They then ran a series of experiments where they played the vowel sounds one at a time to the babies as they sat on their mother's lap and listened. They measured the length of time each vowel sound held the infants' attention.
The results showed that, on average, baby-like sounds held the infants' attention nearly 42% longer than the adult-like sounds.
The researchers note that this finding is unlikely to be a result of the babies having a particular preference for a familiar sound because they were not yet producing those sounds themselves - they were not yet part of their everyday experience.
Some of the infants showed their interest in other ways. For example, when they listened to the adult sounds, their faces remained fairly passive and neutral. In contrast, when they heard the baby-like sounds, they became more animated, moved their mouths and smiled.
The following video shows how one of the infants - baby Camille, who is not yet babbling herself - reacts to the various sounds. Every time she looks away, the sound is replaced by another. Her reactions show which sounds she seems to like the most.
Babies need to 'find their own voice'
The researchers say maybe the babies recognized that the baby-like sounds were more like sounds they could make themselves - despite not having heard them before.
The findings may also explain the instinct some people have when they automatically speak to infants in baby-like, high-pitched tones, says senior author Linda Polka, a professor in McGill's School of Communication Disorders, who adds:
"As adults, we use language to communicate. But when a young infant starts to make speech sounds, it often has more to do with exploring than with communicating."
Prof. Polka says babies often try speaking when they are on their own, without eye contact or interaction with others. She explains:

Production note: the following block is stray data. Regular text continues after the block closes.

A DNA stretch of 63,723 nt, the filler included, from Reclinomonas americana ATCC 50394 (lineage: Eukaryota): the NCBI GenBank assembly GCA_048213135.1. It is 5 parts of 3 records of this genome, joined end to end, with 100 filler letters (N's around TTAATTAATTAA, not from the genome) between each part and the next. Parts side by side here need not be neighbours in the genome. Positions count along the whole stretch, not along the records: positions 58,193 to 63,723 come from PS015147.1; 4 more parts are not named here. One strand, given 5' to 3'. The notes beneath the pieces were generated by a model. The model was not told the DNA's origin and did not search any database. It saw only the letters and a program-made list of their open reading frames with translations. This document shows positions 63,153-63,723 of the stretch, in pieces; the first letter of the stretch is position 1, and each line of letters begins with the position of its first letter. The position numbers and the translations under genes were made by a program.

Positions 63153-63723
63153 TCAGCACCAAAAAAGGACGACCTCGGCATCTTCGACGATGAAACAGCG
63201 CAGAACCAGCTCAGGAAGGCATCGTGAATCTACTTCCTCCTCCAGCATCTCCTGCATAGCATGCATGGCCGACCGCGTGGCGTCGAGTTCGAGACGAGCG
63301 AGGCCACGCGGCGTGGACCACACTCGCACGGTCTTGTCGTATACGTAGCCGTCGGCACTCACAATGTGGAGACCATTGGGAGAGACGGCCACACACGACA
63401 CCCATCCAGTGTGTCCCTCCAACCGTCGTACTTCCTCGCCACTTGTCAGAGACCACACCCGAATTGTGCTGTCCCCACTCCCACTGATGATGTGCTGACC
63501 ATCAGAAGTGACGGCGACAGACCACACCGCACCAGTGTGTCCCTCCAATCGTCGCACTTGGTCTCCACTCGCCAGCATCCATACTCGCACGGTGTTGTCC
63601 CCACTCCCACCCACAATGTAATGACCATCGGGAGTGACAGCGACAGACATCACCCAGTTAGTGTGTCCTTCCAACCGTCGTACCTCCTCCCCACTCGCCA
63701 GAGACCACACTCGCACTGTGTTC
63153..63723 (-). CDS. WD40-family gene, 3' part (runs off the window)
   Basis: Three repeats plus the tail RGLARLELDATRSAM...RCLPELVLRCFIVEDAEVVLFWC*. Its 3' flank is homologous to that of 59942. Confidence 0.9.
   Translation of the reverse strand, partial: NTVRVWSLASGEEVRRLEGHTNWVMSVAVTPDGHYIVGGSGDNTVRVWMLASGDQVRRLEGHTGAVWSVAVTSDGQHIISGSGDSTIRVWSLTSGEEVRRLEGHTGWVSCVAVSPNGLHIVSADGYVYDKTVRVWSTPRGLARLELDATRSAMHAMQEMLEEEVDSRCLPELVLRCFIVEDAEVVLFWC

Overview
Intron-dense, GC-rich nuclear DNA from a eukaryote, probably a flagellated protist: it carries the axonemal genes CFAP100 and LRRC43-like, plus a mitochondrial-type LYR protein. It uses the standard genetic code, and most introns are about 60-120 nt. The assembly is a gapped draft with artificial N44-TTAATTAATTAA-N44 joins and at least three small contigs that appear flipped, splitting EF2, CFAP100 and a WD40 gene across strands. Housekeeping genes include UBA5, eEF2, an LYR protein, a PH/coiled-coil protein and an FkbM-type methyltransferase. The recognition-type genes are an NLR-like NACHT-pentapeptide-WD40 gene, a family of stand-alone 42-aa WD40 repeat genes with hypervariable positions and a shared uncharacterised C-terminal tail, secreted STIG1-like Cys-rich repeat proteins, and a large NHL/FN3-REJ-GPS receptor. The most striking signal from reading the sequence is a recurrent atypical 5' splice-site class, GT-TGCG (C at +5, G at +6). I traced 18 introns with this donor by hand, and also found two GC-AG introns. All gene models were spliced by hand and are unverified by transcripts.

"That's because to learn how to speak babies need to spend lots of time moving their mouths and vocal cords to understand the kind of sounds they can make themselves. They need, quite literally, to 'find their own voice.'"
Funds for the study came from the Natural Sciences Engineering and Research Council.
Meanwhile, parents and schools looking for ways to encourage children to eat more healthily may be interested in a study carried out among kindergarten through sixth-grade students at an inner-city school in Cincinnati, OH. There, researchers discovered that children found healthy food more appealing when linked to smiley faces and other small incentives. The low-cost intervention led to a 62% rise in vegetable purchases and a 20% rise in fruit purchases.
Wed, Feb 25, 2015 @ 11:51 AM
DONALD G. McNEIL Jr.
A major study testing whether Americans would take their H.I.V. drugs every day if they were paid to do so has essentially failed, the scientists running it announced Tuesday at an AIDS conference here.
Paying patients in the Bronx and in Washington — where infection rates are high among poor blacks and Hispanics — up to $280 a year to take their pills daily improved overall adherence rates very little, the study’s authors said.
The hope was that the drugs would not only improve the health of the people taking them, but help slow the spread of H.I.V. infections. H.I.V. patients who take their medicine regularly are about 95 percent less likely to infect others than patients who do not. The Centers for Disease Control and Prevention estimates that only a quarter of all 1.1 million Americans with H.I.V. are taking their drugs regularly enough to not be infectious.
Paying patients $25 to take H.I.V. tests, and then $100 to return for the results and meet a doctor, also failed, the study found.
“We did not see a significant effect of financial incentives,” said Dr. Wafaa M. El-Sadr, an AIDS expert at Columbia University and the lead investigator. But, she said, there is “promise for using such incentives in a targeted manner.”
Cash payments might still work for some patients and some poor-performing clinics, she said.
Other H.I.V.-prevention research released here Tuesday offered good news for gay men but disappointing results for African women.
Two studies — both of gay men, one in Britain and the other in France — confirmed earlier research showing that pills to prevent infection can be extremely effective if taken daily or before and after sex. Both were stopped early because they were working so well that it would have been unethical to let them continue with men in control groups who were not given the medicine.
But a large trial involving African women of a vaginal gel containing an antiviral drug failed — apparently because 87 percent of the women in the trial were unable to use the gel regularly.
The failure of the cash-incentives trial was a surprise and a disappointment to scientists and advocates. It had paid out $2.8 million to 9,000 patients in 39 clinics over three years, but the clinics where money was distributed did only 5 percent better than those that did not — a statistically insignificant difference.